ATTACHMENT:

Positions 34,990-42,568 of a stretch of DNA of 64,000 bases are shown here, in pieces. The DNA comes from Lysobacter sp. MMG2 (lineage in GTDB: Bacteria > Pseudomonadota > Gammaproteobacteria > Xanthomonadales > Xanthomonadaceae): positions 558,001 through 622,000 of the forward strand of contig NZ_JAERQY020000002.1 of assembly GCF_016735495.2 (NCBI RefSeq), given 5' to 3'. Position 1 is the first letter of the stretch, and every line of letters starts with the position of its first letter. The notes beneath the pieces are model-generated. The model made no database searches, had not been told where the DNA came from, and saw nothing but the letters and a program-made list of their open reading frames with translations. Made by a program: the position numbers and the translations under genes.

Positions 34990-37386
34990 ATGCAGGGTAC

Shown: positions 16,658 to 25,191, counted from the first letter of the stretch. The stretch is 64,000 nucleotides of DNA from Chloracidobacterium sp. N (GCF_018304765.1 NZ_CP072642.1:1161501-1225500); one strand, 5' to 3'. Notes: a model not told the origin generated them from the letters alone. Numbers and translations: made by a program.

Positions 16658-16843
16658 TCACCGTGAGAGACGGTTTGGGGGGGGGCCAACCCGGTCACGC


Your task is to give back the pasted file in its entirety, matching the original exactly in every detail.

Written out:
Positions 34,990-42,568 of a stretch of DNA of 64,000 bases are shown here, in pieces. The DNA comes from Lysobacter sp. MMG2 (lineage in GTDB: Bacteria > Pseudomonadota > Gammaproteobacteria > Xanthomonadales > Xanthomonadaceae): positions 558,001 through 622,000 of the forward strand of contig NZ_JAERQY020000002.1 of assembly GCF_016735495.2 (NCBI RefSeq), given 5' to 3'. Position 1 is the first letter of the stretch, and every line of letters starts with the position of its first letter. The notes beneath the pieces are model-generated. The model made no database searches, had not been told where the DNA came from, and saw nothing but the letters and a program-made list of their open reading frames with translations. Made by a program: the position numbers and the translations under genes.

Positions 34990-37386
34990 ATGCAGGGTAC

Shown: positions 16,658 to 25,191, counted from the first letter of the stretch. The stretch is 64,000 nucleotides of DNA from Chloracidobacterium sp. N (GCF_018304765.1 NZ_CP072642.1:1161501-1225500); one strand, 5' to 3'. Notes: a model not told the origin generated them from the letters alone. Numbers and translations: made by a program.

Positions 16658-16843
16658 TCACCGTGAGAGACGGTTTGGGGGGGGGCCAACCCGGTCACGC